The Woman of Mystery (1916) is a novel by Maurice Leblanc. Although he is known for his series of stories and novels featuring Arsène Lupin, a character based on the life of French anarchist Marius Jacob and inspired by Arthur Conan Doyle’s Sherlock Holmes, Leblanc also wrote standalone tales of mystery and adventure. The Woman of Mystery is an entertaining blend of history and crime fiction for children and adults alike.
Paul Delroze is no stranger to violence. On the eve of the Great War, as a nation prepares to do battle with the existential threat of a lifetime, Paul recalls a strange event from his childhood. On a trip with his father, a decorated veteran, through the French countryside, they encountered a gathering of people speaking German. Their leader, a coldhearted man who bore a striking resemblance to the Kaiser, quickly sent the father and son on their way. Before they could escape, however, a woman from the group approached Paul’s father for a word and killed him in cold blood with the flash of a steel blade. Miraculously, Paul escaped with his life that day, but never could forget the face of that man. Filled with memories of his father, who had served in the Franco-Prussian War of 1870, Paul had always known the day would come when the two nations would fight again—this time, he hopes to take his revenge. The Woman of Mystery is a story of romance, mystery, and crime that continues to astound over a century after it was published.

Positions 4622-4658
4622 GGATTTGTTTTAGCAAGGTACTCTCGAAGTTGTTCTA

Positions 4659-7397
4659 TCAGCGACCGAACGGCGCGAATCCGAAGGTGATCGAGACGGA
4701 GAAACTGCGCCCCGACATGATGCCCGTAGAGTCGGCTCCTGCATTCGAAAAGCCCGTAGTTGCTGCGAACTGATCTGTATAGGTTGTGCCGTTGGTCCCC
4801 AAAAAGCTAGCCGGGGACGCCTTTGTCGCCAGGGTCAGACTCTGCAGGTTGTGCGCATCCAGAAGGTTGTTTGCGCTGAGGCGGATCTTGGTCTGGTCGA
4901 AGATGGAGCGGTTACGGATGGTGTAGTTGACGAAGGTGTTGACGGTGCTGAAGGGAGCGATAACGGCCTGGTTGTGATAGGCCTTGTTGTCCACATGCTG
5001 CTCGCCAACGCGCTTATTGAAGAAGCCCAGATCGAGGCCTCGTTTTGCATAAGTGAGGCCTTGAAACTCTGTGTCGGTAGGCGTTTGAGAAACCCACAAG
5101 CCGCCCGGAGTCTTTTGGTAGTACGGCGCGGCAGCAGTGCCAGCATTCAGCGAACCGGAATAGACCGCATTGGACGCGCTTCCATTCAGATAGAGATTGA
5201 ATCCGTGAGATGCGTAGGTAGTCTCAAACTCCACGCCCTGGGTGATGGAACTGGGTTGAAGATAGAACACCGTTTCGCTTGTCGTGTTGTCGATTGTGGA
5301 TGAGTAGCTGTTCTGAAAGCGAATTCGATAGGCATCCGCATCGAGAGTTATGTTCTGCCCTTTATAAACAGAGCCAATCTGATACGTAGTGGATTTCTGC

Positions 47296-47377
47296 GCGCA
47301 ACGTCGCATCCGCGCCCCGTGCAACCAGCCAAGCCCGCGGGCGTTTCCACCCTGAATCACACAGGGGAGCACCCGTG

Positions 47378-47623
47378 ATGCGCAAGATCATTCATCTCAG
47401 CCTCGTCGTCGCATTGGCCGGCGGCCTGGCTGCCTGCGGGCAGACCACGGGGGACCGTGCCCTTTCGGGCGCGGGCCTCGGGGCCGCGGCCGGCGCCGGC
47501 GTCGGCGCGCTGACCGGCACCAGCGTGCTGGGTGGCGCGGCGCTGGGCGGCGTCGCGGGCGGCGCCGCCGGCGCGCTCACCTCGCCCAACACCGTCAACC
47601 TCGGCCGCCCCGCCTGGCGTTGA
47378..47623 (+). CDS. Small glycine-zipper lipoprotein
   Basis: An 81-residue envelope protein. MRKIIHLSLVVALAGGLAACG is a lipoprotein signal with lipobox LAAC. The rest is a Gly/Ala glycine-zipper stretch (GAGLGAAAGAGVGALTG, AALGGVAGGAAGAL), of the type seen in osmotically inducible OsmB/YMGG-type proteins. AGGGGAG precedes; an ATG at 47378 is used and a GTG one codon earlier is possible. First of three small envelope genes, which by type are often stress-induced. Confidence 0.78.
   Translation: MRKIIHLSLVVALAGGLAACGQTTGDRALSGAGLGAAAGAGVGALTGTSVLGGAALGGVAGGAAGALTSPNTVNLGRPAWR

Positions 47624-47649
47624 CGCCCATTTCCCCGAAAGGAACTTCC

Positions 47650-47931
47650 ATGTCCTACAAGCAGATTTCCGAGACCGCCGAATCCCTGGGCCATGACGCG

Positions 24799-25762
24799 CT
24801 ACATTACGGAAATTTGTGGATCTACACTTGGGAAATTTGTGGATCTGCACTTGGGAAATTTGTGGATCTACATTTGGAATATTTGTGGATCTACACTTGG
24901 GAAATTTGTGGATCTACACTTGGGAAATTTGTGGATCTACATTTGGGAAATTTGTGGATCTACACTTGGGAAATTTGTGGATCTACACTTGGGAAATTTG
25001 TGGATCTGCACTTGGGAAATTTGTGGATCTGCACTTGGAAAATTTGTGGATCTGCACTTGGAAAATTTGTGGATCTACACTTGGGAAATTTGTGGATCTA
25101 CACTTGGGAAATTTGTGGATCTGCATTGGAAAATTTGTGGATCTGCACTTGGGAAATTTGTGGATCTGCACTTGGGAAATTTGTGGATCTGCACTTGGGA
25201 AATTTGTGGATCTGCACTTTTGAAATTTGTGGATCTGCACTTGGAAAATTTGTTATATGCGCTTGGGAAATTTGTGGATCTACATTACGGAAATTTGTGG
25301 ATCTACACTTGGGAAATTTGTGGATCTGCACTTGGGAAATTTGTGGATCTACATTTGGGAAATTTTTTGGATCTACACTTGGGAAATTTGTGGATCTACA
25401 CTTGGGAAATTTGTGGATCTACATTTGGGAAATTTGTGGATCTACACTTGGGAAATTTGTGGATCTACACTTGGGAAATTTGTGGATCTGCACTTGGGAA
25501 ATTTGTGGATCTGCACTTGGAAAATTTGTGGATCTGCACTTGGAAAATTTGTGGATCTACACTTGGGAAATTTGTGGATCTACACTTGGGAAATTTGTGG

With a beautifully designed cover and professionally typeset manuscript, this edition of Maurice Leblanc’s The Woman of Mystery is a classic of French literature reimagined for modern readers.